It’s important to address these larger issues, but I also want to note some strategies I will do in the short term to save my own classroom energy.

I know a few peo02RBF_COMBO1-master675-v2ple who have a quiet energy that draws people in. This kind of energy can work great in a classroom because it causes students to focus on you. I don’t have that energy; if I am being quiet, I look like Kristen Stewart, January Jones, and Victoria Beckham in these photos. I think they look fine, but we have been taught to read these expressions as “bitch face.” Partially for this reason, I have learned to use a more upbeat energy to engage my students. That energy is something I will maintain, but I am going to work on being quiet more. For me, this will take the form of 1) not over-explaining answers or directions 2) letting student comments sit for a minute before responding 3) generally slow down.

Since I sent that above tweet, I have been observing where my energy goes in the classroom and have noticed that I will over-explain directions or instructions. If my students are looking at me like they don’t understand something, instead of giving them a minute to absorb it, I will launch into several different alternate explanations for it. I think that this is helpful but honestly it just might be more confusing. A principle from one of the professors in my master’s program should be of use here. I’m not exactly sure if I am getting the phrasing right, but he used to say that he believed in “embracing the pause” in the classroom. He was specifically referring to the pause between questions that are asked of students and the time that the first person begins to answer it. I would like to apply this concept more broadly and use the pause to slow down the pace of my classroom a bit. I will also try to talk slower. I talk fast and move fast. Yes, I am one of those people that passes other people on the sidewalk. Just being more conscious of the pace of my talking will help expend less energy and probably lead to my students also following me a bit more. If I can maintain it, it looks to be a win-win for everyone.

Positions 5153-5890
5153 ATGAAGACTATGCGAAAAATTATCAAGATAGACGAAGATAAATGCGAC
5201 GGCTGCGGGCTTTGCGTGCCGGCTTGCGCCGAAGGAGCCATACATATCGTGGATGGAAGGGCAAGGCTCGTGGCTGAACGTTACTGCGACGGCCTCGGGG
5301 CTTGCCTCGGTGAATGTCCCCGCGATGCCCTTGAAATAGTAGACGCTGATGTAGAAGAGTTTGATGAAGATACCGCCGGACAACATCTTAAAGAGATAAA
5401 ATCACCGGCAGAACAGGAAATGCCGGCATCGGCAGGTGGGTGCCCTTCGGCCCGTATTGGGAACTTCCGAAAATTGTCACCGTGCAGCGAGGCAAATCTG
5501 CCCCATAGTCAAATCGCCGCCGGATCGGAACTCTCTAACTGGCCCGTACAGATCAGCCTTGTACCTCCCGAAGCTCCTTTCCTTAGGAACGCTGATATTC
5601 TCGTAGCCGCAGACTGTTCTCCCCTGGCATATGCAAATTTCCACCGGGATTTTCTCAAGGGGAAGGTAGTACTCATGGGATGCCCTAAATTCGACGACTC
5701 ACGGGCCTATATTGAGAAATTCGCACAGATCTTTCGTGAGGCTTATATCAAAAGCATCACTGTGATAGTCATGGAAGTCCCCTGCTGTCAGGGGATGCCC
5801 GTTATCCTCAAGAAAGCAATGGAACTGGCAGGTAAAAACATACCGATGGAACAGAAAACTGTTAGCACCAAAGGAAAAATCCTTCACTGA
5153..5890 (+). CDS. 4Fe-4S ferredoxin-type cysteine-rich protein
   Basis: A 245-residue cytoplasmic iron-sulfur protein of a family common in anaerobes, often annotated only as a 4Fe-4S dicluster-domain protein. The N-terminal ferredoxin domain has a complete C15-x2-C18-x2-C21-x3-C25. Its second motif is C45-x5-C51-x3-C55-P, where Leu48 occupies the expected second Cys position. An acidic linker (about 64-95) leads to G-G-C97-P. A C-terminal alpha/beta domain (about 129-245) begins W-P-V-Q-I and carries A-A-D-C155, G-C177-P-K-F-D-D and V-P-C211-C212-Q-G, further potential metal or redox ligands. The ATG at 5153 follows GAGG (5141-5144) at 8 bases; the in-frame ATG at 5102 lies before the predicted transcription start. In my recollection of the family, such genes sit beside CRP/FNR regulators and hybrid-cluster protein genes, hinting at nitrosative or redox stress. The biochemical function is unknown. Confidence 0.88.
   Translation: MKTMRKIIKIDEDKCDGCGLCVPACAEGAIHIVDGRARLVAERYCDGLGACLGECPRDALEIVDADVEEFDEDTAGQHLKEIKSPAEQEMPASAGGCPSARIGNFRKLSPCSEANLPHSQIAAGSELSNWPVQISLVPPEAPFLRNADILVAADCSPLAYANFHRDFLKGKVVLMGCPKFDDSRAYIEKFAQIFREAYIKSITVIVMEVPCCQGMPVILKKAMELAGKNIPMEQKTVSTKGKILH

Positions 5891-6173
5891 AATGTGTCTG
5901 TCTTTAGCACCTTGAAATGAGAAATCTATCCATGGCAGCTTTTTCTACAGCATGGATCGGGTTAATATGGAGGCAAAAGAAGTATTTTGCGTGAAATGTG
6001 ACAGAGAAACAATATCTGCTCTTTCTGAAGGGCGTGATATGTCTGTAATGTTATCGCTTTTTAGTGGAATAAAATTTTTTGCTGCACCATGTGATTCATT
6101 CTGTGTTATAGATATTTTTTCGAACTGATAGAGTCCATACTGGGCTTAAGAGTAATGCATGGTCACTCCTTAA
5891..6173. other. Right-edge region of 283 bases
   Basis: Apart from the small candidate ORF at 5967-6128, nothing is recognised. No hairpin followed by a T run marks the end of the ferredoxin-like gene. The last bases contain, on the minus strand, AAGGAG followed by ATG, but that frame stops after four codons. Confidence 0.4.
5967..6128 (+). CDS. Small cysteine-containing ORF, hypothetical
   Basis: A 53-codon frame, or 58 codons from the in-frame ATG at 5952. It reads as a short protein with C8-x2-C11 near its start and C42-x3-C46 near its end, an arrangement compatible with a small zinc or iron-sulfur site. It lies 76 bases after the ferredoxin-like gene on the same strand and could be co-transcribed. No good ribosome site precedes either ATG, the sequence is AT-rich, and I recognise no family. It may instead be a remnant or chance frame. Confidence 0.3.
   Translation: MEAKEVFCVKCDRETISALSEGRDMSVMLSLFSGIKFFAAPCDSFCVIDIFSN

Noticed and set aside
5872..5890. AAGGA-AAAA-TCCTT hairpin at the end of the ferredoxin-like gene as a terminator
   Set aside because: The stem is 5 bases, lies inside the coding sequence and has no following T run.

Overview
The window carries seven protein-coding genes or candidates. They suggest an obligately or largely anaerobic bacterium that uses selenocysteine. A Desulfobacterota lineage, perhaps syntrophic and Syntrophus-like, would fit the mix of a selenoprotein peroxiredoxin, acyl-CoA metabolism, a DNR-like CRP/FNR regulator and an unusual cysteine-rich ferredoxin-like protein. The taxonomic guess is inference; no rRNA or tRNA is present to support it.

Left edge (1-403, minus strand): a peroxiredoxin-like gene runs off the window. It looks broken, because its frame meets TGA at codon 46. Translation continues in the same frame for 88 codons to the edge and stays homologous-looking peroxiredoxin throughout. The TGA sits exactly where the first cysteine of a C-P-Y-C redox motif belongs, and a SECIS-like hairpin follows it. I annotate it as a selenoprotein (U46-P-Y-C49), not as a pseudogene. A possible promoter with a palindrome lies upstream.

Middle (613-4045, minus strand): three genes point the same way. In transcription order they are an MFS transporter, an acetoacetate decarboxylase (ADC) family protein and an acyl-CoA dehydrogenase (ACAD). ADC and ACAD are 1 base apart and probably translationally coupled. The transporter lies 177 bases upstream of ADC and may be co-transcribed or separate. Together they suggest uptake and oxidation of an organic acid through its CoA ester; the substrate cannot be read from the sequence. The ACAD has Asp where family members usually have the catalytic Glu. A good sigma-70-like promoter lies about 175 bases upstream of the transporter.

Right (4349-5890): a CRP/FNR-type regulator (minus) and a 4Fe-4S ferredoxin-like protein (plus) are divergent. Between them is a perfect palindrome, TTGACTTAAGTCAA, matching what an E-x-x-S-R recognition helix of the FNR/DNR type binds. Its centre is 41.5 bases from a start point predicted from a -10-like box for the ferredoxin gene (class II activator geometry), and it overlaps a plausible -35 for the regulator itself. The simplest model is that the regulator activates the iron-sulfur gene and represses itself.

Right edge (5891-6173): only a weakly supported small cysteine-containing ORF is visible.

Those are my energy-related ideas. I will let you know how well I follow through with them. What is your advice for yourself for better managing your emotional resources in the classroom?